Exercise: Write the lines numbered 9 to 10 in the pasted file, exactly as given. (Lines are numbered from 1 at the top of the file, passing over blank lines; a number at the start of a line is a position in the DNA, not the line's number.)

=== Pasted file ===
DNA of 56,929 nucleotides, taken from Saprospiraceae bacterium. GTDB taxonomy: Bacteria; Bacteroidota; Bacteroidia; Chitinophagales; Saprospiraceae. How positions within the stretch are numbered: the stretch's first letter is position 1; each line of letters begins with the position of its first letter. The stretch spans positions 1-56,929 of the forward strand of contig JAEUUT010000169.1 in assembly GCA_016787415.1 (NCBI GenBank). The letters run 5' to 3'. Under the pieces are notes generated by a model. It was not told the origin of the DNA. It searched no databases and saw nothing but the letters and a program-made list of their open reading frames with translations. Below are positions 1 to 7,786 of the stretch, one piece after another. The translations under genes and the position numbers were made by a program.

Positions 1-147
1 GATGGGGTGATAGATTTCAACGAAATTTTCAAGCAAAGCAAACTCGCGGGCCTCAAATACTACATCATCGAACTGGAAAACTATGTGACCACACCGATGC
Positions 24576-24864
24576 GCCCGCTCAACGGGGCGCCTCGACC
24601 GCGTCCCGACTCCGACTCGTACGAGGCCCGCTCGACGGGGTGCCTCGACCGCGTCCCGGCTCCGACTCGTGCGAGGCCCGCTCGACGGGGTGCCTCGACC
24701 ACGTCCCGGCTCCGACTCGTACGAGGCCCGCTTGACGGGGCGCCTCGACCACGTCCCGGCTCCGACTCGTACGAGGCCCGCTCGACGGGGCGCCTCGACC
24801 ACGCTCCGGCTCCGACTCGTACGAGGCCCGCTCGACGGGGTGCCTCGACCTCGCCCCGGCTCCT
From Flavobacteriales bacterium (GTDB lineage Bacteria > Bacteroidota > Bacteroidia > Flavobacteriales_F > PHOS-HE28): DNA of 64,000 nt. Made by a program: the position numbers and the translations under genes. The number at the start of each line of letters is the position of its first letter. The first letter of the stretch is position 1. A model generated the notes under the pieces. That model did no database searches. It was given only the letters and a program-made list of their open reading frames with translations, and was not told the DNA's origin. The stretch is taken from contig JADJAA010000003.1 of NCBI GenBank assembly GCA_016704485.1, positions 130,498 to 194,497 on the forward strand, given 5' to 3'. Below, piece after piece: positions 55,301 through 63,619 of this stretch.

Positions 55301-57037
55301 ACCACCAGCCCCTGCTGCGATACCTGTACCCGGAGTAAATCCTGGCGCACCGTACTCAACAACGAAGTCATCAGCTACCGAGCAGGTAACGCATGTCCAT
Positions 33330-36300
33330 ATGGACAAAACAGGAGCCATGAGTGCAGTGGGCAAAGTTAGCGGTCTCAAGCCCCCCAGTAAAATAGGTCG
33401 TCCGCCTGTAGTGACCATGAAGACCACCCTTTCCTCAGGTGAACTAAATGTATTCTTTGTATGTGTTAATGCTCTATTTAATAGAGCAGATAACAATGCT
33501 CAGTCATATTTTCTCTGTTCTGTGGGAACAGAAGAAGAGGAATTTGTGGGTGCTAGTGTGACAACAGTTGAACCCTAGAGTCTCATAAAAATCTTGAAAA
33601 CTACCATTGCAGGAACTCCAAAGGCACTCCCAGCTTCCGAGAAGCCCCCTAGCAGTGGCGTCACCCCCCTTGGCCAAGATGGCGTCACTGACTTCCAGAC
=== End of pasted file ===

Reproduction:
From Flavobacteriales bacterium (GTDB lineage Bacteria > Bacteroidota > Bacteroidia > Flavobacteriales_F > PHOS-HE28): DNA of 64,000 nt. Made by a program: the position numbers and the translations under genes. The number at the start of each line of letters is the position of its first letter. The first letter of the stretch is position 1. A model generated the notes under the pieces. That model did no database searches. It was given only the letters and a program-made list of their open reading frames with translations, and was not told the DNA's origin. The stretch is taken from contig JADJAA010000003.1 of NCBI GenBank assembly GCA_016704485.1, positions 130,498 to 194,497 on the forward strand, given 5' to 3'. Below, piece after piece: positions 55,301 through 63,619 of this stretch.

Positions 55301-57037